My Remington Express Combo 20-gauge, I soon discovered, was a great choice. Using the Remington Game Loads, with the 2 3/4’” shells holding 7/8 of an ounce of #7 1/2 shot, the recoil was minimal; it could and did take down doves at 30 yards with modified choke tube that came standard. The workhorse 870 pump action cycled fast and smoothly, while the 26-inch vented barrel got me on target easily enough, even if the shooter himself wasn’t always that accurate.
As noted, it is a Combo version, so it also came with a 20-inch rifled slug barrel topped with rifle sights. Stock and forend are hard wood with a satin sheen.
Simple, very functional, with the front of the barrel tipped with an Old School bead. I like the 870 Express.
It is affordable, too. Remington lists the suggested retail price at $609, but the various retailers I looked up online apparently didn’t get that message; I found it offered for as low as $479.00. Wing shooting and turkeys with the smoothbore barrel, deer, hogs and black bears with the slug barrel, all for under $500, and in a lighter recoiling 20-gauge?
I’d term that as, “Winning.”
My hunt was a pretty light gear affair, too. My shotgun and shells, a folding seat and a couple of bottles of water in my backpack were all I needed.
Okay, I did have one piece of non-basic gear. Wilson had three MOJO Voodoo Dove decoys with him, spinning-wing style decoys that run on four AA batteries each. Sure, I said, let’s see if they work.
They did. Work that is. Set up on a short pole, the decoy bodies are angled the right way to mimic a dove coming down for a landing, and with the spinning wings, they did, in fact, pull in some birds. A dozen times or more, I saw doves flying at distances too far for my shotgun suddenly cut in right at the MOJO Voodoo Doves.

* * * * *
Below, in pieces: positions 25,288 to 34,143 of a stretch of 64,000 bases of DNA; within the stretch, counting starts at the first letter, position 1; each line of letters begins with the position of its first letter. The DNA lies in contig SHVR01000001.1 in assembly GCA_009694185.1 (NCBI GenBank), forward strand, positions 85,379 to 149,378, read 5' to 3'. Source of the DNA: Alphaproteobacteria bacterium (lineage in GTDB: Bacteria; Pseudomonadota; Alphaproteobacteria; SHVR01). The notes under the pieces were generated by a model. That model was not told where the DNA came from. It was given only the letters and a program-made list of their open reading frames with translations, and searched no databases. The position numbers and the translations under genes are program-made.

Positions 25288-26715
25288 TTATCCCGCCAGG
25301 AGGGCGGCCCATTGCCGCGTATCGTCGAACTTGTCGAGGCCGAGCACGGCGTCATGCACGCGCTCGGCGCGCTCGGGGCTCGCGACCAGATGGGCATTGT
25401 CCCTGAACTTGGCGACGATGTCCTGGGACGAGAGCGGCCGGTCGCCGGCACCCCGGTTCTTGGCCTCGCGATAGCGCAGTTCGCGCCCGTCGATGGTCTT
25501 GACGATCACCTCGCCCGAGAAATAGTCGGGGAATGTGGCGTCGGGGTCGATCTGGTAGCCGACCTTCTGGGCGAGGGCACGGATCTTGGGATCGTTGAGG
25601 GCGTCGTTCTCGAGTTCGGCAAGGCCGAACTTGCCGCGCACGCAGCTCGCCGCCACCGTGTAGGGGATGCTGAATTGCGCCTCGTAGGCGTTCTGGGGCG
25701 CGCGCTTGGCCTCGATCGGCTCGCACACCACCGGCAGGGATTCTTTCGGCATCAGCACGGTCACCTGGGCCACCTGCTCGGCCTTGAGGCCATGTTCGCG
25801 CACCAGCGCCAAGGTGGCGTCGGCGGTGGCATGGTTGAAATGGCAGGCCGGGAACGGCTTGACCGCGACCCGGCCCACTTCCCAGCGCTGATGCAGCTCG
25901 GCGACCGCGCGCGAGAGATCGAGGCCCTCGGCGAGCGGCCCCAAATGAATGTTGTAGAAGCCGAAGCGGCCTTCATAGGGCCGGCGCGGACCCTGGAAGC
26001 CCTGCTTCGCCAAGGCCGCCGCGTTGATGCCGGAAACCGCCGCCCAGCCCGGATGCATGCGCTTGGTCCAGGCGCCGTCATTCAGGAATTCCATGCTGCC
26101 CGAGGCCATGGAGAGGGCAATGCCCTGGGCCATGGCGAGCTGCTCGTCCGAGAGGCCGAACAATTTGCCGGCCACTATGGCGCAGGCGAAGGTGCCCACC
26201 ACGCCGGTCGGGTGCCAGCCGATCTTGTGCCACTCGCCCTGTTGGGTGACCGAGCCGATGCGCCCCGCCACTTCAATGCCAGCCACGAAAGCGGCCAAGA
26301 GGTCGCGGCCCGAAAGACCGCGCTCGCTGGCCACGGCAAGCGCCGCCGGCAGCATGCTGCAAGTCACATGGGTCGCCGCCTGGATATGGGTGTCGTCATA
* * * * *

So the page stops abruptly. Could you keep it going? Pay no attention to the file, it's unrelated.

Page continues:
MOJO rates the decoys as running 16 hours on one set of batteries. The support pole is made of steel, with an ON/OFF switch located on the underside of the decoy body.
This was Texas and nearly 90 degrees when we got to the field, so I was also outfitted with snake protection. I used Snake Guardz Snake Proof Chaps in Mossy Oak Break-Up Country.
Much lighter than snake boots (and easier to pack when I am flying, and luggage space is at a premium) Snake Guardz are made of tough 1000 Denier Nylon covering even sturdier polycarbonate inserts. They weigh just 11-ounces apiece and are snake-proof to 17-inches high. A unique built-in toe cover offers protection to the laces area of the boot or shoe, too.
My Snake Guardz were easy to attach and fit comfortably. Fortunately, I didn’t run into any rattlers or their various cousins. But the Snake Guardz effectively shielded my lower legs through cactus and thorny brush.
Once he was done doing some scouting for the night’s hog hunt, Wilson returned and set up about 100 yards to my right. He was and is a pretty deft dove shot and dropped some of his own.
But invariably you will miss on doves and when he did, he pushed a few groups right at me. I whiffed on my share, but dropped several of these “pushed” doves, too.
I did not set any dove hunting accuracy records. One box of the Game Loads and I only accounted for five doves. But it was fun, great to be outside and shooting, and got me ready for the night’s hog hunting.
Next time I am in Texas for a fall or winter deer or hog hunt? I’m bringing along my Remington 870 20-gauge. And Wilson wasn’t kidding: Grilled Dove Poppers are excellent!